At the Juneteenth commemoration/Antwon Rose anniversary rally someone takes a picture of my daughters taking a knee. I make a mental note to walk to Home Depot later and buy gas masks for them, which they will probably accept to placate me but not actually wear. Then I remember something about a Home Depot boycott, so I search online for specifics.
The Home Depot query sends me down a rabbit hole. Via social media I’m a virtual witness to the collective chipping away at white supremacy: boycotts and callouts; statues toppled; calls to defund the police and abolish prisons. Copaganda photo ops featuring kindly officers interacting with Black people.
A local Black church creates the hashtag #LetUsHelpYou, offering to assist white people with their “racial fear.” On Facebook, I scroll to this and think, Get off your fucking knees.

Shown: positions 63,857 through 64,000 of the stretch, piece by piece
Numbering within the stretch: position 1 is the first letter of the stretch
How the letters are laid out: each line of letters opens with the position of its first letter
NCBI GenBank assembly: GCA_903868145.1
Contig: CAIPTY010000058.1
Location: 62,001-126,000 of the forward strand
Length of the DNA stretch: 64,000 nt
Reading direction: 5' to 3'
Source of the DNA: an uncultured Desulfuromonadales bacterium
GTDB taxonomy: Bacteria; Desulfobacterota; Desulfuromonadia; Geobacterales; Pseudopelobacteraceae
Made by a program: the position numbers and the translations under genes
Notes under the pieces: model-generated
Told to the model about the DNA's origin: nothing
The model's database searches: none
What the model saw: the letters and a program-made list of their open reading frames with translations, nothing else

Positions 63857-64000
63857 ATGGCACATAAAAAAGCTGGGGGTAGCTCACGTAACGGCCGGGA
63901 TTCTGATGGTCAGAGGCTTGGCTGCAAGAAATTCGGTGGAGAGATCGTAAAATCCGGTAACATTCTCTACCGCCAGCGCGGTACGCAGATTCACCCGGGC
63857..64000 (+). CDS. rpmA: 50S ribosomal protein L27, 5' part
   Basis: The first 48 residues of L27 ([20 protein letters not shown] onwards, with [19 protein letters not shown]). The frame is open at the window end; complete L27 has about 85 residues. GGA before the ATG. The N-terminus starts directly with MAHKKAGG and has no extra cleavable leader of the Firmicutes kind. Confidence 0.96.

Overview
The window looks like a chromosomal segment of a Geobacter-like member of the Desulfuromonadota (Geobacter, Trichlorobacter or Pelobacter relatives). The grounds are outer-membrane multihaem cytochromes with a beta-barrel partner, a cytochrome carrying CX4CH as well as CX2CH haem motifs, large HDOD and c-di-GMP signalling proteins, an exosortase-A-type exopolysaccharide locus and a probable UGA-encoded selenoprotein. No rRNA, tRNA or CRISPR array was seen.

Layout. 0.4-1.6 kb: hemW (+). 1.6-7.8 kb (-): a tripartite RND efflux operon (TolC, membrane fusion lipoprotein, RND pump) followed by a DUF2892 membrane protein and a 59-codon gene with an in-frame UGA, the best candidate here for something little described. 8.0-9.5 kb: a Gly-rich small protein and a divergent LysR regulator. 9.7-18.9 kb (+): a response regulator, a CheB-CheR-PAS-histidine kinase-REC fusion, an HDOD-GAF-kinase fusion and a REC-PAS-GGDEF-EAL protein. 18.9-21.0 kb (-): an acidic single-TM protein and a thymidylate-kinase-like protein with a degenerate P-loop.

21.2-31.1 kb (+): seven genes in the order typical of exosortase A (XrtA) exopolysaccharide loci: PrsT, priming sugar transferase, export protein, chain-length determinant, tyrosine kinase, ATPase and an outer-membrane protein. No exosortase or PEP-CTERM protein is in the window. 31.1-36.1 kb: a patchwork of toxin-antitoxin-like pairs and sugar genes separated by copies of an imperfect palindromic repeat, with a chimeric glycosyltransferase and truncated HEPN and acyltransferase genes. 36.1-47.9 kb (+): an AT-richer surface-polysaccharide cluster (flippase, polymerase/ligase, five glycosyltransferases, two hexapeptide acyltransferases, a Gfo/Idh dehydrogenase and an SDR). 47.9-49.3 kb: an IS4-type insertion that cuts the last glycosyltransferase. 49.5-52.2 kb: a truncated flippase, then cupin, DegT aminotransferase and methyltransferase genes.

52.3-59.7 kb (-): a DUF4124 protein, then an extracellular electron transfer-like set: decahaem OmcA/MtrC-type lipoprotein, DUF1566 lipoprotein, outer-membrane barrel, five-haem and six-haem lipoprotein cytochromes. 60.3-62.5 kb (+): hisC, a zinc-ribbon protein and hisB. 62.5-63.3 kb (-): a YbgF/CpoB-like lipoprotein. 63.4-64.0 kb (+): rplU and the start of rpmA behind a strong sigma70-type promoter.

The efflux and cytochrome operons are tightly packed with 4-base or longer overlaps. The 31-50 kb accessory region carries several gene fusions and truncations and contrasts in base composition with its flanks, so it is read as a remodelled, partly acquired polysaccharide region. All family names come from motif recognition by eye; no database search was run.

Since sheltering in place, I try to go for a long walk every day. I drive my car around the block once a week. I’ve only driven longer distances a handful of times since the pandemic hit, usually to deliver an order for my youngest daughter’s bakery business. Business is booming. Earl Grey cupcakes with lavender icing are a favorite, as are the chocolate Kahlúa cupcakes with Heath Bar crunch.
Business is booming for me too. My short story collection comes out in September; by fall, I’ll be a pro at online appearances. I bought a selfie ring light. I haven’t gotten Zoom fatigue. In fact, virtual meetups and writing sessions and happy hours and movie dates are getting me through this.
In addition to the ring light, I’ve bought books, dried flowers and herbs, candles, incense, essential oils, a variety of teas, syrups, and honeys. I signed up for a CSA box and tried sprouting green onions in shot glasses on my kitchen windowsill. I’m saving the rest of the vegetable scraps to make broth for portobello mushroom and Malbec gravy. Never much of a baker, I’ve perfected buttermilk biscuits.
Sometimes I think this would be easier if I had a partner, but then I hear the neighbors, a white couple, screaming at each other again. There was no screaming before the pandemic. Once, I heard her scream something about him pushing her down the stairs. I knew the cops wouldn’t kill them so I didn’t hesitate to call 911.
Published on June 24, 2020